Blue Caprice Reviews

Page 1 of 9
Super Reviewer
½ February 13, 2014
An impressive debut feature from Alexandre Moors concerning the relationship of the 2002 D.C. Beltway shooters, and how a young, confused boy (Tequan Richmond) is brainwashed by a charismatic, self-righteous father figure (Isaiah Washington), who slowly but surely turns him into the monster he wants him to be. An atmospheric drama that is paced very slowly, but the amount of dread in the air is very present throughout the entire viewing. Washington is fantastically creepy, while Richmond absolutely nails his performance as well. Imagine a Terrance Malick film from hell, stripped completely of positivity. This is an eerie little movie that serves as a realistic portrayal of evil and how the slow burn that takes place eventually warps ones mindset and perspective on the world.
TheDudeLebowski65
Super Reviewer
December 5, 2013
The DC Sniper case was one of the shocking crimes in first half of the 21 Century. A sniper in the DC region, started targeting random people, and had police baffled. The massacre continued for twenty-two days. Blue Caprice is a well crafted character study into the mind of two killers that terrorized a region of the States that is normally a safe place. With this film, we get a flair of sheer madness, but it's told in a subtle way, and the tone of the film is slow paced, but as it unravels we see how two killers terrorize a city. Brilliantly acted and directed, what I loved about the film is that it wasn't graphic or tried to exploit the tragedy in any way. Blue Caprice is an effective drama that boasts a very good cast of actors. Isaiah Washington delivers a blistering, intense performance as John Allen Mohammed, one of the perpetrators of the rampage. Blue Caprice is haunting in its images, performances, and it's quite a feat of storytelling. The subject that the film deals with is not for everyone, but to those who are interested, it's worth seeing. The film really surprised me, and lead actor Washington delivered the finest performance of his career, and I think he matured as an actor with this movie. Though not for everyone, Blue Caprice is a well executed drama based on a horrible massacre. Instead of focusing on the massacre, the filmmakers decided to focus on the events leading up to it, while not showing too much of the rampage, instead suggesting what is about to happen; that way it makes for a much more gripping and disturbing picture, one that will stay with you for a while.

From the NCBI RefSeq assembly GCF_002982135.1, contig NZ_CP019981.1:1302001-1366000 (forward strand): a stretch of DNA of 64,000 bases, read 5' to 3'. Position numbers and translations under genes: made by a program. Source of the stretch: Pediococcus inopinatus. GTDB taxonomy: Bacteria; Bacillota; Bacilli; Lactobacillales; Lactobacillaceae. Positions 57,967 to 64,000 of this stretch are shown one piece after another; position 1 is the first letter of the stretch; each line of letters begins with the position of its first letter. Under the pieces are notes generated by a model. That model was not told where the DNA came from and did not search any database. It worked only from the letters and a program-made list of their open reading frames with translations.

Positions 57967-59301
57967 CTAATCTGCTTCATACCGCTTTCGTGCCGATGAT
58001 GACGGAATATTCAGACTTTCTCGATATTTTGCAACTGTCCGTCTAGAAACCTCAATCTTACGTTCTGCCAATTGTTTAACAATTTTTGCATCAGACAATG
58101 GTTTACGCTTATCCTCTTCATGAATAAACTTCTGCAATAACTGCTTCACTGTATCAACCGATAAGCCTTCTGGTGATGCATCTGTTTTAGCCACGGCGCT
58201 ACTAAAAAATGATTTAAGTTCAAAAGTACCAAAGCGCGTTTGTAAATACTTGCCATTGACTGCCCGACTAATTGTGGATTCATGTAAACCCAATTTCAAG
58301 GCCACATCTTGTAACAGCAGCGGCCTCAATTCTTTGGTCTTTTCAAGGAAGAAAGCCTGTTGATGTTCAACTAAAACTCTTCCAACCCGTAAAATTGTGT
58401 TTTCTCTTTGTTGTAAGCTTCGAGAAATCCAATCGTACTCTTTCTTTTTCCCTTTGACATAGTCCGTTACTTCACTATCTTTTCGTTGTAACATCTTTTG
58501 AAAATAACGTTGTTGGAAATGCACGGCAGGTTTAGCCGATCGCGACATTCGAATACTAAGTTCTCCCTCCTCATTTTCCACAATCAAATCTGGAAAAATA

rayman0071
Super Reviewer
September 11, 2013
"I've created a monster," John says to Lee,with a satisfied smile. John is proud of his protege,and proud of himself for being such an effective mentor. He is also speaking the literal truth. He and his young friend,the main characters in Alexandre Moors's psychological thriller "Blue Caprice" which is based on John A. Muhammad and Lee Boyd Malvo,who in 2002 terrorized the greater Washington and surrounding Maryland and Virginia areas with a series of murderous sniper attacks where innocent lives were brutally murdered. Under John's guidance,Lee,a lost and lonely teenager,has been transformed from an-All American kid to a steady-deadeye cold blooded killer. "Blue Caprice" sets the story at the year after September 11,at a time of raw nerves and war fever,the Beltway sniper shootings were front page news across the country and at a time when people in the D.C. and surroundings areas were living in constant fear of who was going to be next in a city on the brink of terror. This Alexandre Moors' feature film debut who was known for his music videos in a film that would have been better if it were directed by big name Hollywood talent....Jonathan Demme who directed the Oscar winning "Silence of the Lambs" was set to take over this project,but instead the producers wanted a fresh talent for this.